Alec Guinness Confessed ‘inefficient, undistinguished’



Sir Alec Guinness as a young officer of the Royal Navy Volunteer Reserve in World War Two. 


“That of a very inefficient, undistinguished, junior officer in the Royal Navy Volunteer Reserve….,” he writes in his memoir Blessings in Disguise. By May of 1943, Guinness was in command of large infantry landing craft with a crew of twenty men serving under him. “….my own lack of know-how and swift rash judgments hampered the Allied Cause like small but irritating gnatbites.”

As quoted in “The Royal Navy Officer’s Pocket-Book 1944.”  Republished several years ago.

(Compiled and with a forward by Brian Lavery, who is one of the best historians of the Royal Navy writing today. I recommend all of his books.)

Guinness had a difficult life. He was an illegitimate child which was not exactly a picnic in those days and isn’t the most cheerful thing today. He never knew who his father was. He had already become famous as an actor by the time of the Second World War. He served as an officer in the Royal Navy Volunteer Reserve and commanded a landing craft on several occasions.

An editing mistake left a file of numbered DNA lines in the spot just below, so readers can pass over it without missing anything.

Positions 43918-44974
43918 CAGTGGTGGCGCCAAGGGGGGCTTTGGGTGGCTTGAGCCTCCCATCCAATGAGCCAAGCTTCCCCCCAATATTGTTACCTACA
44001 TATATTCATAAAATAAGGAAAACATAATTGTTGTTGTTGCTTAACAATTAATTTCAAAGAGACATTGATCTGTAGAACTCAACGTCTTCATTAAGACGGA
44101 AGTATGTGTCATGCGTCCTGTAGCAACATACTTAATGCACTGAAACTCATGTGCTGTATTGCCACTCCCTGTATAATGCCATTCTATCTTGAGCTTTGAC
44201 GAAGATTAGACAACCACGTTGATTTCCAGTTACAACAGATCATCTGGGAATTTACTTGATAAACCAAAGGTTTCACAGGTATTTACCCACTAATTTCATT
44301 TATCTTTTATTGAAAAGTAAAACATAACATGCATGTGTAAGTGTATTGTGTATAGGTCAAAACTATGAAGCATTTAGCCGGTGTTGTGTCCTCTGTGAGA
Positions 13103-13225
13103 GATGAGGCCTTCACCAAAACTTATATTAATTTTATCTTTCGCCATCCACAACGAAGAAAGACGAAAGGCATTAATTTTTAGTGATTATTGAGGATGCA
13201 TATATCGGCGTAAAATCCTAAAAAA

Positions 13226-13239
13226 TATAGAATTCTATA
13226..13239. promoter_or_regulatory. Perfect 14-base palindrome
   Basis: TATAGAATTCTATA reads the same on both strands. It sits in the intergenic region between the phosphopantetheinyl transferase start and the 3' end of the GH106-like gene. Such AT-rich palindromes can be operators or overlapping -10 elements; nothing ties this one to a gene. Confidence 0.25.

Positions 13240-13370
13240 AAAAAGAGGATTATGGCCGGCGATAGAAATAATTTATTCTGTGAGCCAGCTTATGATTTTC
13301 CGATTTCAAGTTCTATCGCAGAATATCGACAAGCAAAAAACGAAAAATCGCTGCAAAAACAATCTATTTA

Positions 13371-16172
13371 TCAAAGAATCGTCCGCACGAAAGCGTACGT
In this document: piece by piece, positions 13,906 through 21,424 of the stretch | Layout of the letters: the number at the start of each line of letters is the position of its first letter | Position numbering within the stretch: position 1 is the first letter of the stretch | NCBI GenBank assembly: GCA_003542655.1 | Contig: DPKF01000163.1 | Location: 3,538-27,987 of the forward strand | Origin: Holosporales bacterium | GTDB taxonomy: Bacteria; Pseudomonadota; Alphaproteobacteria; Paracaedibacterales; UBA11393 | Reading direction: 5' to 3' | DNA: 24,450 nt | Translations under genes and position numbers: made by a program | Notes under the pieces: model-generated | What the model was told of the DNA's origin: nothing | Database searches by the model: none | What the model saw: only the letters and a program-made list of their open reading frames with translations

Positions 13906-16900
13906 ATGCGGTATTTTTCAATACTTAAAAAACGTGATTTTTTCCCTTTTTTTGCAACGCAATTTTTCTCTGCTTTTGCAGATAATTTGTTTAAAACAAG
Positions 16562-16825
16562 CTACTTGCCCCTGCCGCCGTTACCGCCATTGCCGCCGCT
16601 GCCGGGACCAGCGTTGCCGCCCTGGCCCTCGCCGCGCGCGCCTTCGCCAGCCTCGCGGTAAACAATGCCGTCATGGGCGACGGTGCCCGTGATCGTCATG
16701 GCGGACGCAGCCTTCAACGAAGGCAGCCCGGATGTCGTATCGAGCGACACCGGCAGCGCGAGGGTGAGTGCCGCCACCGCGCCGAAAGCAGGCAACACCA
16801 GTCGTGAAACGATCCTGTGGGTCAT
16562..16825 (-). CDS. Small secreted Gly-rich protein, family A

Guinness as a young RNVR officer in World War Two. He is in the middle of the second row.

Photo from “World War Two actors in Star Wars”

You can read his obit here:


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Charles McCain

Charles McCain is a Washington DC based freelance journalist and novelist. He is the author of "An Honorable German," a World War Two naval epic. You can read more of his work on his website: